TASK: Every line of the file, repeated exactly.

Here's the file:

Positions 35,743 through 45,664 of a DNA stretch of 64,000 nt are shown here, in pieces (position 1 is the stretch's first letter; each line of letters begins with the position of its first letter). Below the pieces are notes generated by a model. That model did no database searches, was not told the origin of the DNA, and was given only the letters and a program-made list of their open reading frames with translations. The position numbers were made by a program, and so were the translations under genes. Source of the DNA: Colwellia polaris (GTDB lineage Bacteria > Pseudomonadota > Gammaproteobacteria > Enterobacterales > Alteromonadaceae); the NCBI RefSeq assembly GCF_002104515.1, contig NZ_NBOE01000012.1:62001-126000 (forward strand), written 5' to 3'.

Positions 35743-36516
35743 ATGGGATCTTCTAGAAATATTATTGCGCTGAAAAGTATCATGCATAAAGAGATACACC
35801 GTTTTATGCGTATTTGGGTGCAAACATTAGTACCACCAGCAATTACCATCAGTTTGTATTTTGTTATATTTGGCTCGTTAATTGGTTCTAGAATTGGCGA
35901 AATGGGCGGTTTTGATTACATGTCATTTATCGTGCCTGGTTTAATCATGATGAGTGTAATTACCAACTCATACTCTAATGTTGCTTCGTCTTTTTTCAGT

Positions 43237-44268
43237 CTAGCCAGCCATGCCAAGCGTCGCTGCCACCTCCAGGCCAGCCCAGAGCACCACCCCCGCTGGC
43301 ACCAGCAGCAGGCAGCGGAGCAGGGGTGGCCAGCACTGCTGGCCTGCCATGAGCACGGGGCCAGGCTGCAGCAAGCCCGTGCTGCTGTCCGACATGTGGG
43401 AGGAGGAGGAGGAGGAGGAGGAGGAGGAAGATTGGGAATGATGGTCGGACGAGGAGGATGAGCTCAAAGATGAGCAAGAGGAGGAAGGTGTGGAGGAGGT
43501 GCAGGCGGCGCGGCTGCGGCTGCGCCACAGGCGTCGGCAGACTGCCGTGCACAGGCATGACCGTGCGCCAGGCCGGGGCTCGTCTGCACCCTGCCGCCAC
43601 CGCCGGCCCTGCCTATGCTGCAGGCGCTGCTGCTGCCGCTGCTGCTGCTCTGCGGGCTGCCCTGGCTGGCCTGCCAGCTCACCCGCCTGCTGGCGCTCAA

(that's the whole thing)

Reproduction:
Positions 35,743 through 45,664 of a DNA stretch of 64,000 nt are shown here, in pieces (position 1 is the stretch's first letter; each line of letters begins with the position of its first letter). Below the pieces are notes generated by a model. That model did no database searches, was not told the origin of the DNA, and was given only the letters and a program-made list of their open reading frames with translations. The position numbers were made by a program, and so were the translations under genes. Source of the DNA: Colwellia polaris (GTDB lineage Bacteria > Pseudomonadota > Gammaproteobacteria > Enterobacterales > Alteromonadaceae); the NCBI RefSeq assembly GCF_002104515.1, contig NZ_NBOE01000012.1:62001-126000 (forward strand), written 5' to 3'.

Positions 35743-36516
35743 ATGGGATCTTCTAGAAATATTATTGCGCTGAAAAGTATCATGCATAAAGAGATACACC
35801 GTTTTATGCGTATTTGGGTGCAAACATTAGTACCACCAGCAATTACCATCAGTTTGTATTTTGTTATATTTGGCTCGTTAATTGGTTCTAGAATTGGCGA
35901 AATGGGCGGTTTTGATTACATGTCATTTATCGTGCCTGGTTTAATCATGATGAGTGTAATTACCAACTCATACTCTAATGTTGCTTCGTCTTTTTTCAGT

Positions 43237-44268
43237 CTAGCCAGCCATGCCAAGCGTCGCTGCCACCTCCAGGCCAGCCCAGAGCACCACCCCCGCTGGC
43301 ACCAGCAGCAGGCAGCGGAGCAGGGGTGGCCAGCACTGCTGGCCTGCCATGAGCACGGGGCCAGGCTGCAGCAAGCCCGTGCTGCTGTCCGACATGTGGG
43401 AGGAGGAGGAGGAGGAGGAGGAGGAGGAAGATTGGGAATGATGGTCGGACGAGGAGGATGAGCTCAAAGATGAGCAAGAGGAGGAAGGTGTGGAGGAGGT
43501 GCAGGCGGCGCGGCTGCGGCTGCGCCACAGGCGTCGGCAGACTGCCGTGCACAGGCATGACCGTGCGCCAGGCCGGGGCTCGTCTGCACCCTGCCGCCAC
43601 CGCCGGCCCTGCCTATGCTGCAGGCGCTGCTGCTGCCGCTGCTGCTGCTCTGCGGGCTGCCCTGGCTGGCCTGCCAGCTCACCCGCCTGCTGGCGCTCAA